By Diana Cheng
Asian American Press
CALGARY (Feb. 5, 2017) — “The Salesman” is one of five nominees for Best Foreign Language Film of the Year in the upcoming 89th Academy Awards to be held on Feb. 26.
Due to the executive order banning travelers from seven Muslim countries, Iranian director Asghar Farhadi will not be attending, and he had indicated that he would not accept any exception made for his case. Even with court rulings overturning the ban, and with appeals pending, those scenarios would be the ‘ifs and buts’ which the director had adamantly stated ‘are in no ways acceptable to me.’ Co-star Taraneh Alidoosti, had also tweeted that she would boycott the ceremony as a protest.
After the untimely passing of Iranian auteur Abbas Kiarostami in 2016, Farhadi carries the legacy of fine Iranian filmmaking with international acclaims. Starting with “About Elly” back in 2009, which he won Best Director at Berlinale, Farhadi carried on with another winning feature “A Separation” two years later, garnering both the Oscar and the César Award in France for Best Foreign Language Film. “The Past” (2013) brought Farhadi two Cannes prizes. His newest work “The Salesman” won a Best Screenplay for the writer/director and a Best Actor award for his star Shahab Hosseini at Cannes in 2016. Now North American viewers have a chance to see this engaging family drama.
The story starts off with an evacuation of an apartment building on the verge of collapsing. A couple, Emad (Shahab Hosseini, “A Separation”, “About Elly”) and Rana (Taraneh Alidoosti, “About Elly”) are among the anxious residents fleeing the building. We can see large cracks on the wall in their bedroom. Responding to the shout for help, Emad diverts to his neighbor’s unit to carry his adult, mentally ill son on his own back to go down the stairs. A seemingly spontaneous move in the rush of evacuation, Farhadi lets us see an act of kindness from his main character.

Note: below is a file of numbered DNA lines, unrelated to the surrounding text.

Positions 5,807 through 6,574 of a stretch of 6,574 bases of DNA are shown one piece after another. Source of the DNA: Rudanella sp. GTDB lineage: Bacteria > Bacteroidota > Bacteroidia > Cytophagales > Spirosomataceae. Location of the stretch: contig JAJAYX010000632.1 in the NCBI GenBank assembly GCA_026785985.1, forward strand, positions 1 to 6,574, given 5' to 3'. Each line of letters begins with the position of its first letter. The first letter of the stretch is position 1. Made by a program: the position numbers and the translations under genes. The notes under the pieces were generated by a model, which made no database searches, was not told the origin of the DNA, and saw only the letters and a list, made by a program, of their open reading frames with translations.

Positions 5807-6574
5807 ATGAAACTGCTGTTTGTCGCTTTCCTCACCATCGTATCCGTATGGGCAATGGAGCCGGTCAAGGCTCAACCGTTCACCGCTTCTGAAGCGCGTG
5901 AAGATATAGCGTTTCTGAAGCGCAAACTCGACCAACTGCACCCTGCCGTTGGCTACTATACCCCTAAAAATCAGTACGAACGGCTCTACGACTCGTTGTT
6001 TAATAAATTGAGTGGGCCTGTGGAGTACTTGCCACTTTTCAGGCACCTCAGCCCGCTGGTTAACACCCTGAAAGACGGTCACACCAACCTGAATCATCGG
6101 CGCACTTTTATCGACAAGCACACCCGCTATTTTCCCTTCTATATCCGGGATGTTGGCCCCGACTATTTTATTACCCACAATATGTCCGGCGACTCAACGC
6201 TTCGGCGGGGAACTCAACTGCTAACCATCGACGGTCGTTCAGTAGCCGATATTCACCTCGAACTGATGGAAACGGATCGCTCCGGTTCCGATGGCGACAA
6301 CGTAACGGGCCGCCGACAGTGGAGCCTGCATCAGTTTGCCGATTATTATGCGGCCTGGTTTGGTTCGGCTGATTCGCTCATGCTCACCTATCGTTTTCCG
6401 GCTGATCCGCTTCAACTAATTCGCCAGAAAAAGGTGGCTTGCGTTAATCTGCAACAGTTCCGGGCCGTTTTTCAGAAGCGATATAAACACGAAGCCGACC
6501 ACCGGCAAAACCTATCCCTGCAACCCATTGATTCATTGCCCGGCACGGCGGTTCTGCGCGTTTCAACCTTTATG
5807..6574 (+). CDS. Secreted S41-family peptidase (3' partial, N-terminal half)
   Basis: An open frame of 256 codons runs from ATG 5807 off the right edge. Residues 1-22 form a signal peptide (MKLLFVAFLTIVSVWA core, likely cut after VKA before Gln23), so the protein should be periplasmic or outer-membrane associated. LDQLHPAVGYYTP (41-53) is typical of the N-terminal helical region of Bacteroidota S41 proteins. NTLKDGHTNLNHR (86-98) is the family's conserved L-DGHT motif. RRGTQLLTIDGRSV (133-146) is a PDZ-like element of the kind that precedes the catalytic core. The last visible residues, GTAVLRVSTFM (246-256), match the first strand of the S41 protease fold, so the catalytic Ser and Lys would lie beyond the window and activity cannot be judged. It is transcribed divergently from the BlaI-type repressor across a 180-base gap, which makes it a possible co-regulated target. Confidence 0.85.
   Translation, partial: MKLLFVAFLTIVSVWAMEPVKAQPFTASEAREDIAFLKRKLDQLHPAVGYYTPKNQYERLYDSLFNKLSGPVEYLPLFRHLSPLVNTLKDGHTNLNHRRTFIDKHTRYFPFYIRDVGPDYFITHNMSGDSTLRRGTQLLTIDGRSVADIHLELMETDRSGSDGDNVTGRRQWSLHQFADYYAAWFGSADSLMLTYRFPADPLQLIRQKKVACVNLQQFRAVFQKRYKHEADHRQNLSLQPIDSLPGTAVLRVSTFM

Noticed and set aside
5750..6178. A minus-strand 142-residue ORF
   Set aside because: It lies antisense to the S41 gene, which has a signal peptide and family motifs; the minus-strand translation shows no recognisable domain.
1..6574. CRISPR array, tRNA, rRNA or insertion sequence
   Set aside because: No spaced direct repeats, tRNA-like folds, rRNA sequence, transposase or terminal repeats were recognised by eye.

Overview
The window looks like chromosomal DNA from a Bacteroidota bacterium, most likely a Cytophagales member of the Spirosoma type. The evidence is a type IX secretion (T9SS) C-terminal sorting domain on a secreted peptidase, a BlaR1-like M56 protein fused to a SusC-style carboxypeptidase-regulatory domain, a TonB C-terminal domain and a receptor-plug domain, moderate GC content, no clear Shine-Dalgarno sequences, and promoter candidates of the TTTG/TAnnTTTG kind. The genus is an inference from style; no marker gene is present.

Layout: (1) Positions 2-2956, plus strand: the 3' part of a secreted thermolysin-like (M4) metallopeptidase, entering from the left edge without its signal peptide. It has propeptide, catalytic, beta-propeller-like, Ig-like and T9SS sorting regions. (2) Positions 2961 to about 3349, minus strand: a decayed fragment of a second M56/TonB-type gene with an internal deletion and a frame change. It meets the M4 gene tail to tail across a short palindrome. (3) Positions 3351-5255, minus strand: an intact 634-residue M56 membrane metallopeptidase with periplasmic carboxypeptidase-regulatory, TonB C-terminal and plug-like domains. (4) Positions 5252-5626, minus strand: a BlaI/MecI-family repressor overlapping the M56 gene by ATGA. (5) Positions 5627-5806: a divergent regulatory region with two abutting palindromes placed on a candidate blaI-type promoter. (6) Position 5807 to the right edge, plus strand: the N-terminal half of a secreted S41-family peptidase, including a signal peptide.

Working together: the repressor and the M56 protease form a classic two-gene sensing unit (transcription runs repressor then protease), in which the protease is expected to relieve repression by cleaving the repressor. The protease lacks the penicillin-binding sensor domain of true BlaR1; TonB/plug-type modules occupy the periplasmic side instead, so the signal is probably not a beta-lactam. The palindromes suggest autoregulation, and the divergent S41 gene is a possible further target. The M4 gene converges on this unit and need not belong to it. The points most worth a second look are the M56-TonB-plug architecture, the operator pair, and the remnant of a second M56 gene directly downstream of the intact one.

A friend offers Emad and Rana a recently vacated apartment unit to stay. Its previous tenant still has her belongings stored in one room. She had left in haste, a shady figure who had frequent male clients coming to her unit. Emad only learns of this after a violent incident. Rana was alone in the unit one night. She leaves her apartment door ajar for Emad, thinking he would come home soon while she steps into a shower.
Emad comes home to see traces of blood on the steps and soon learns that his wife has been taken to the hospital emergency by neighbors. We as viewers do not know exactly what has happened but can only conjecture by the circumstance. We see a traumatized Rana with stiches on her forehead. She is released to recover at home, but refuses to let Emad call the police. Later, as Emad discovers a cell phone and a set of keys left by the attacker, he decides to investigate on his own and takes matters into his own hands.
Since the incident, husband and wife begin to drift slowly apart, Rana being reticent and Emad vigilant. Here we see Farhadi’s signature cinematic handling: incisive depiction of domestic tensions shrouded in Hitchcokian suspense. We soon forget we are watching an Iranian couple living in Tehran. As with his previous works, Farhadi is effective here in engaging his viewers and to elicit empathy for both the husband and the wife despite their very opposite response to the attack.